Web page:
Chad Dawson’s KO By

Boxing would be well served to have a policy in place to deal with damage suffered in the gym, in sparring. (Hogan)

The Greek dramatist Aeschylus (525-456 BC) wrote, “The first casualty of war is truth.”

Boxing is war. And while the essence of ring combat is truth, a lot of what goes on behind the scenes is neither honorable nor honest. With that in mind, there’s an issue relating to the September 8th fight in Oakland between Andre Ward and Chad Dawson that should be explored.

Ward entered the fight with an unblemished 25-and-0 record. By virtue of his “super six” tournament conquests, he was widely recognized as super-middleweight champion of the world. Dawson sported a 30-and-1 ledger and was the #1 light-heavyweight in boxing.

Prior to the bout, rumors circulated that Dawson had been knocked down and badly hurt by Edison Miranda in a sparring session. Team Dawson denied the rumors. Walter Kane (Chad’s attorney) says that, to his knowledge, no one from the California State Athletic Commission asked anyone in the Dawson camp about them. Dawson underwent the usual pro forma pre-fight medical examination, but that’s all.

In the fight itself, Chad looked tentative and weak. He’d been knocked down twice before in his career; by Eric Harding in 2006 and Tomasz Adamek a year later. Each time, he’d gotten up and won a unanimous decision by a comfortable margin.

Ward knocked Dawson down in the third, fourth, and tenth rounds en route to a tenth-round stoppage. Andre is a superb fighter, but he’s not a knockout puncher. In Ward’s previous eight outings, the only opponent he’d KO’d was Shelby Pudwell (who was knocked out by John Duddy in one round). In the entire “Super Six” tournament, Andre didn’t knock an opponent down.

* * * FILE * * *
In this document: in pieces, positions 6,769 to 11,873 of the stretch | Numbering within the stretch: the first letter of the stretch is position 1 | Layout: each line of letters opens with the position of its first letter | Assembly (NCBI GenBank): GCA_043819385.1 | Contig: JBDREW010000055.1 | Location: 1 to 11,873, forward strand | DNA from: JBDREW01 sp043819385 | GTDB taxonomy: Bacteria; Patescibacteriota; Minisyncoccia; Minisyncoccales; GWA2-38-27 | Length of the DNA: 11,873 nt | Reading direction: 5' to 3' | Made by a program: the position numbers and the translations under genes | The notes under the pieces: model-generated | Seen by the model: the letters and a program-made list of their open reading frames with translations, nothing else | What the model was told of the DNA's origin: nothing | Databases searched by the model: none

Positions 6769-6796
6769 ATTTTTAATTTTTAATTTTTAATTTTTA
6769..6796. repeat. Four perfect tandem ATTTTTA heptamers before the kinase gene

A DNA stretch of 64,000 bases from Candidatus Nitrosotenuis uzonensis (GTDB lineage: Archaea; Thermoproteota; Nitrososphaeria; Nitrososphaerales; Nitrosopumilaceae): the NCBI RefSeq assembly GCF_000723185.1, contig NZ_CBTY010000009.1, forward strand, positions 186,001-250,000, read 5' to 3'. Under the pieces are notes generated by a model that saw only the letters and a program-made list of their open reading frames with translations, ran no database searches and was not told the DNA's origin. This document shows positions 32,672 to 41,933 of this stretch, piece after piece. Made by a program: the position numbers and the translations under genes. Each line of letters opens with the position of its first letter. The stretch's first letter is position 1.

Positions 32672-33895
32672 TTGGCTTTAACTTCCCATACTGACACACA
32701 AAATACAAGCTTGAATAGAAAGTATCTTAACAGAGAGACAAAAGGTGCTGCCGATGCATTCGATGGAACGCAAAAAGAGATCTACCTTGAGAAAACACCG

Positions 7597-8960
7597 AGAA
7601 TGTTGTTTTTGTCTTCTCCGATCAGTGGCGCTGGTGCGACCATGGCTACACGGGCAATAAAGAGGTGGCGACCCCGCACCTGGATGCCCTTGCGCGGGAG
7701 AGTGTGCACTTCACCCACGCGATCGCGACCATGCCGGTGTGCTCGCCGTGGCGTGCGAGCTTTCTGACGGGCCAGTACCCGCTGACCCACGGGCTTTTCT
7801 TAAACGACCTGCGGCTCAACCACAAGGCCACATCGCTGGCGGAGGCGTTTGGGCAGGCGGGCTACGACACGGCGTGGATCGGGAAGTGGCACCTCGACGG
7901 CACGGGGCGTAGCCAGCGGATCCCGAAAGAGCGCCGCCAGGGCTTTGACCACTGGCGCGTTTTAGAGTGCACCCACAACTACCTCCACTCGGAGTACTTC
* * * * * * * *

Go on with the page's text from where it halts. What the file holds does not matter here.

After Ward-Dawson, the rumors multiplied. Miguel Diaz told that, in the ninth round of a ten-round sparring session, “Miranda executed something that I’d been telling him to do the whole workout – left, right hand, left hook – and he knocked him [Dawson] down. It was devastating for me because I don’t want to see something like that, but it happened. He was hurt. He tried to get up. He went down again and got up. I screamed to Rafael Garcia [Dawson’s assistant trainer], ‘Come and help him.'”

On September 14th, Diaz told this writer that Dawson was knocked down by Miranda, fell on his face, tried to get up, and pitched face-first into the ring ropes.

On September 19th, John Scully (Dawson’s trainer) added fuel to the fire when he sent out a mass email that read, “Just a note for future reference: If before a big fight – or ANY fight, really – it doesn’t matter if my boxer has gotten hit by a tractor trailer three days ago, been dropped seven times in sparring, lost 42 pounds in the steam room over the course of one week, and just GOT dropped to his knees in the gym five minutes before you ask . . . I’m still telling you he feels great. What else can a fighter or his trainer be expected to say?”

So what really happened?

This past week, I spoke with Kane, Scully, and Dawson. They all told me the same thing.

“I got knocked down,” Chad acknowledged. “But it was a flash knockdown. I wasn’t hurt. I got back up right away and finished the rest of the sparring session. Stuff like that happens all the time in boxing. The only reason we didn’t talk about it was, I knew people would make a big deal out of it and it wasn’t a big deal.”

Scully elaborated on that theme, saying, “Chad was sparring ten rounds that day. He got hit with a left hook in the ninth round. He went down. He got up. He was fine. He finished the round and then he finished the next round, so he sparred all ten rounds, which was what we planned for the day.”

“There’s some self-serving talk in what Miguel Diaz is saying,” Scully added. “That might be why he’s exaggerating the way he is. If you read what Miguel said, it was Miranda hit Chad with a combination that Miguel was telling him to throw. Do you really think that we would have allowed Chad to finish the round and then spar another round after that if he’d been hurt like Miguel says?”

“I wasn’t in the gym,” Kane told me. “But I heard the rumors and I asked about them. I believe what Chad and Scully are saying.”